NASA Study Shows India May Be Largest Sulphur Dioxide Emitter Leaving China Behind
November 16th, 2017
A new research by NASA and the University of Maryland concluded that India might soon become the largest emitter of sulphur dioxide in the world. Although, both India and China remain the World’s largest consumer of coal, the study shows that China’s sulphur dioxide emission has decreased by 75% since 2007, but India’s emission has increased by almost 50%.
Sulphur dioxide pollution causes haze and acid rain and lowers the quality of air. It has severe health consequences such as corneal haze, breathing trouble, sneezing, eye irritation and cardiac arrest.
How was the study conducted?
The study was conducted using two different methods in both China and India from the year 2007-2016. The conventional approach was to calculate the number of vehicles plying, number of power plants, factories and other emitters of sulphur including coal that contains three percent of sulphur. This data, although important are often outdated.
The other way that they gathered data was that they used Ozone Monitoring Instrument (OMI) on NASA’s Aura satellite to monitor pollutants in the air including sulphur. Although this updates information instantly and would never lag behind, it usually cannot detect small emitters. Hence, by using both OMI and the conventional method the study reached its conclusion.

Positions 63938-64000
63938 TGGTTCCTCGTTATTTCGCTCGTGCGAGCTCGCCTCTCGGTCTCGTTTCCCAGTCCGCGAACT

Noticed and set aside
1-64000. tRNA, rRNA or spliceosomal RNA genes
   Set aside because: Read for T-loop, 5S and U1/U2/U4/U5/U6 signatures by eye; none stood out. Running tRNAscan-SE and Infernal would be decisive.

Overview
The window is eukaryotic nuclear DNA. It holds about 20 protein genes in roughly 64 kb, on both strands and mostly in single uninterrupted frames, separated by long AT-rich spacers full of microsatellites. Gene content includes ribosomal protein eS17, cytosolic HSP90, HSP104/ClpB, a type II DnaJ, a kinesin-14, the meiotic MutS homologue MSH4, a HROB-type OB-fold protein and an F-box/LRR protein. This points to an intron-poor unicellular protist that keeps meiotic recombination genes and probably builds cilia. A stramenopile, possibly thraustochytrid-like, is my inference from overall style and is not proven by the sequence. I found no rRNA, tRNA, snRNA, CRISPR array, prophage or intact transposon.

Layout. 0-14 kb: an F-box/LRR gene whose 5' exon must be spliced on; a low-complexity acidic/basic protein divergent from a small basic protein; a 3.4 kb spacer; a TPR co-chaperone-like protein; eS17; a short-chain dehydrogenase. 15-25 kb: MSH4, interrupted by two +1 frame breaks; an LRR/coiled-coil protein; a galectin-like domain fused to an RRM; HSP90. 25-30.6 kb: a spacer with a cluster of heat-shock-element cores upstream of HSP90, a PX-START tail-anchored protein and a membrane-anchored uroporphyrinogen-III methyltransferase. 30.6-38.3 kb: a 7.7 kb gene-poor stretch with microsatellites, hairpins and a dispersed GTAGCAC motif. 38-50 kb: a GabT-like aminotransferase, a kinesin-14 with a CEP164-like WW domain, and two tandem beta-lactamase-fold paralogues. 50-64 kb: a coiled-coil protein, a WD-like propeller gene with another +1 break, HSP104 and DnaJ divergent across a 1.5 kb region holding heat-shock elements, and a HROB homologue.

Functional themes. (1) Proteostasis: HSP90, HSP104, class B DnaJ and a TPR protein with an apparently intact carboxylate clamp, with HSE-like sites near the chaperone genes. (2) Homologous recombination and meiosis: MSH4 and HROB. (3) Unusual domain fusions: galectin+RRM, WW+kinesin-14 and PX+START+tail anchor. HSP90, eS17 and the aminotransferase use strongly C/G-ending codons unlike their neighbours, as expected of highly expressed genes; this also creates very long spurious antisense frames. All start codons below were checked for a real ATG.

Findings in India and China
India remains one of the largest consumers of coal in the world. The problem arises because of the coal-burning factories and coal-powered power plants.
In the study, it was seen that sulphur emission increased in places such as Odisha, Jharkhand, Chhattisgarh, Tamil Nadu and Gujarat. All these states are associated with coal-fired power plants.
The increase in emission can also be attributed to the fact that India opened its largest coal-fired power plant in 2012 and are yet to implement precautionary measures.
China, on the other hand, even though remains one of the major consumers of coal implemented policies to curb emission. They started fining polluters, setting emission reduction goals and lowering emissions limits. China’s air quality still remains poor, sulphur emission has drastically lowered.
How to better the situation?
The study comes at a time when the national capital has been engulfed in heavy smog bringing the air quality below the safe level. According to World Health Organisation standards, pollution in Delhi and its neighbouring cities have been 30 times more than permitted. Better handling of the situation and implementing precautionary measures like China might help in better the air quality.